WEST PALM BEACH, Fla. — Just a few years ago, credit card companies set up tables at college campuses and offered students freebies such as T-shirts, candy, and Frisbees if they signed up for a card on the spot.
The Credit Card Accountability Responsibility and Disclosure Act of 2009, which took effect in February 2010, changed that scene. Now the companies are prohibited from soliciting within 1,000 feet of a college campus.
But students and parents can’t let their guard down. The companies are still hoping the young people will become credit card users. Now they’re more likely to attempt to snag them through social media such as Facebook, said Odysseas Papadimitriou, chief executive of credit card comparison website CardHub.com.
The timing couldn’t have been better for the financial institutions that issue credit cards, including banks. Social media already had a 90 percent reach on the 18- to 29-year-old demographic.
“They are on a virtual campus now,’’ he said. ‘‘The risk has not gone away.
“Young people represent a very important demographic for banks, as they are potential lifelong customers, a large percentage of whom are on track to earn college degrees. It’s therefore no surprise that we’re seeing banks use the online games and websites that young people use almost religiously in order to connect with them. It gives banks an ‘in,’ so to speak, and we should only expect to see their social media efforts intensify moving forward,’’ Papadimitriou said.
In many ways the new kinds of freebies, such as a $20 bonus when the student makes the first purchase, are even more dangerous, Papadimitriou said.
A survey released by Fannie Mae and Ipsos Public Affairs in July found that this year 35 percent of college students own a credit card, down from 40 percent in 2011 and 42 percent in 2010. In contrast, 80 percent of students carry debit cards, and 32 percent of students own both a debit and credit card.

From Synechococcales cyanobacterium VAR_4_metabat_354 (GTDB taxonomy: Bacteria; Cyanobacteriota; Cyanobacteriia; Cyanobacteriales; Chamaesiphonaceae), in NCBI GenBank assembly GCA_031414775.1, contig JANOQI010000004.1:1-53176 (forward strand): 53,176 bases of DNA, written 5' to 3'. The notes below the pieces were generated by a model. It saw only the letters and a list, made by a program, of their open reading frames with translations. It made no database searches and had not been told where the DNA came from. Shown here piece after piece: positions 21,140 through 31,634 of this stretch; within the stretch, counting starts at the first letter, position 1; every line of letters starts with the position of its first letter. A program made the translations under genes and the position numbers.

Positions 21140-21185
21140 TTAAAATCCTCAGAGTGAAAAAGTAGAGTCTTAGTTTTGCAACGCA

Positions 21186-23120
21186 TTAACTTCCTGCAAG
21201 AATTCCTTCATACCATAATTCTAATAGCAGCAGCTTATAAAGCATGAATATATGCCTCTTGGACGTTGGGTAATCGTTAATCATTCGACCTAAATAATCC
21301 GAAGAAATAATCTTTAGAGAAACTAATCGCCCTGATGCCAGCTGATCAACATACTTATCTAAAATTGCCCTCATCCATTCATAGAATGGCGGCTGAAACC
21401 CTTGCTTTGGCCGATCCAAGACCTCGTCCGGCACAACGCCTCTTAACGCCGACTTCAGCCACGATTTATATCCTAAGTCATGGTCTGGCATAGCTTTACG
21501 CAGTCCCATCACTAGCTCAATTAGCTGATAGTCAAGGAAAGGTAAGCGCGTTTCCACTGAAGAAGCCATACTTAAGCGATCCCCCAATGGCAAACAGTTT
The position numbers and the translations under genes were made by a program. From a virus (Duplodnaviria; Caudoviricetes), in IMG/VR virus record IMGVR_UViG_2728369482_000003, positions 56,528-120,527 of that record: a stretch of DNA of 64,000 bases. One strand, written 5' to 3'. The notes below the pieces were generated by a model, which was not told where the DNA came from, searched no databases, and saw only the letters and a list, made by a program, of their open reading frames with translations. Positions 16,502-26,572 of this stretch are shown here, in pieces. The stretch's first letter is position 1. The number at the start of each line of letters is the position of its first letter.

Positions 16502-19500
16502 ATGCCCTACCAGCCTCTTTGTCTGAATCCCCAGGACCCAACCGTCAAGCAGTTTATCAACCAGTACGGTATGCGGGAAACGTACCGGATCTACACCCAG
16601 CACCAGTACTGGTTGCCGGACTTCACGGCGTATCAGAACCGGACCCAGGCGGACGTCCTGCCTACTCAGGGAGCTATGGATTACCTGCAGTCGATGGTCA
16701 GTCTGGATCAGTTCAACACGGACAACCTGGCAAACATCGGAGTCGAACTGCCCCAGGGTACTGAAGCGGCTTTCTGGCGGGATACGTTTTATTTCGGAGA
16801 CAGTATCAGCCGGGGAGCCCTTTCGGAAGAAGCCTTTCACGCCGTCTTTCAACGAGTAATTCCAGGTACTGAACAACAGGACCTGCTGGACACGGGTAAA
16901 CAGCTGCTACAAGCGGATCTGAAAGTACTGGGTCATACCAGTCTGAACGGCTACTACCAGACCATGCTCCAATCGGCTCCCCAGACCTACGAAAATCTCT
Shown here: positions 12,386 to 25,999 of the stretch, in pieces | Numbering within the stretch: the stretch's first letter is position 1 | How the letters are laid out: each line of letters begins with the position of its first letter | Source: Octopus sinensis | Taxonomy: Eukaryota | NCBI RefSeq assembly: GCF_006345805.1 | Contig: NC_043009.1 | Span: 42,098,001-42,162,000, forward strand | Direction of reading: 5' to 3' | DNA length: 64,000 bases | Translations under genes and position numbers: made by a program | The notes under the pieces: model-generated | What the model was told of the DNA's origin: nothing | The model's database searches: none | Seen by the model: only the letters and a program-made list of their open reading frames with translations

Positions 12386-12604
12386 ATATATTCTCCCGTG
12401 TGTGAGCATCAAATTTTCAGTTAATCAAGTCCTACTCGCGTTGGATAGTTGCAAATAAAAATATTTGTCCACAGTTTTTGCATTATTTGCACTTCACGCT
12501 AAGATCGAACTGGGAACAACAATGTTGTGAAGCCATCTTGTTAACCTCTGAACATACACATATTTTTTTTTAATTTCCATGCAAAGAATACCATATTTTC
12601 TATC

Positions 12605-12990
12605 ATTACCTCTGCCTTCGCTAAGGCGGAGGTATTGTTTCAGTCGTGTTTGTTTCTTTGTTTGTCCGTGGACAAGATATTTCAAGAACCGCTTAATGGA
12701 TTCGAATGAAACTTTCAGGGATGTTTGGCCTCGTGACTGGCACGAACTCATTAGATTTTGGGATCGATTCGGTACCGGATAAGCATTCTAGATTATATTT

Papadimitriou’s advice is for students to sign up for what’s known as a secured credit card. They’re a type of credit card for people with bad credit or no credit and require a fully refundable security deposit of at least $200. The deposit is your line of credit and spending limit. Unlike using a debit card, paying with the secured credit card helps build a credit history. It can also most likely be converted to an unsecured card later.
‘‘Embrace having your kid get a credit card, but lead them in the right direction,’’ Papadimitriou said. ‘‘Get them to sign up for a secured credit card and put their own money on the security deposit.’’
He also suggests parents offer to increase the security deposit by $50 after the student uses the card for nine months and is in good standing and has never missed a payment.
Although the deposit money is tied up, he said, the money is returned when the card is closed or converted to a credit card not requiring a deposit.
Then the student won’t fall into the trap, like so many do, of charging items on a regular, nonsecured credit card, not paying their bill, and ruining their credit for years, Papadimitriou said.
Here’s a few examples Card Hub found of credit cards going social:
■ Facebook apps and promotions: On one end of the spectrum, Chase is using social media to host giveaways and increase brand awareness, while American Express and Citi have taken a more integrated approach. Amex allows customers to link their credit cards to their Facebook accounts, sign up for deals, and automatically save when making corresponding purchases. Citi launched a Facebook app that allows customers to pool their rewards in order to garner extravagant perks, such as a public screening of the Olympics.
■ Virtual rewards for real purchases: American Express and the online gaming company Zynga have joined forces to offer a prepaid card that gives users the ability to earn virtual cash redeemable in the Farmville game. In addition, Discover gives new customers who sign up through Farmville a virtual currency rewards bonus that can be used in the game.
Since the Credit Card Accountability Responsibility and Disclosure Act of 2009 took effect in 2010, credit card issuers are not allowed to:
■ Issue cards to those under 21 unless they can prove sufficient income or they have a cosigner.
■ Market cards to students within 1,000 feet of campus.
■ Give out incentives like T-shirts to students for applying.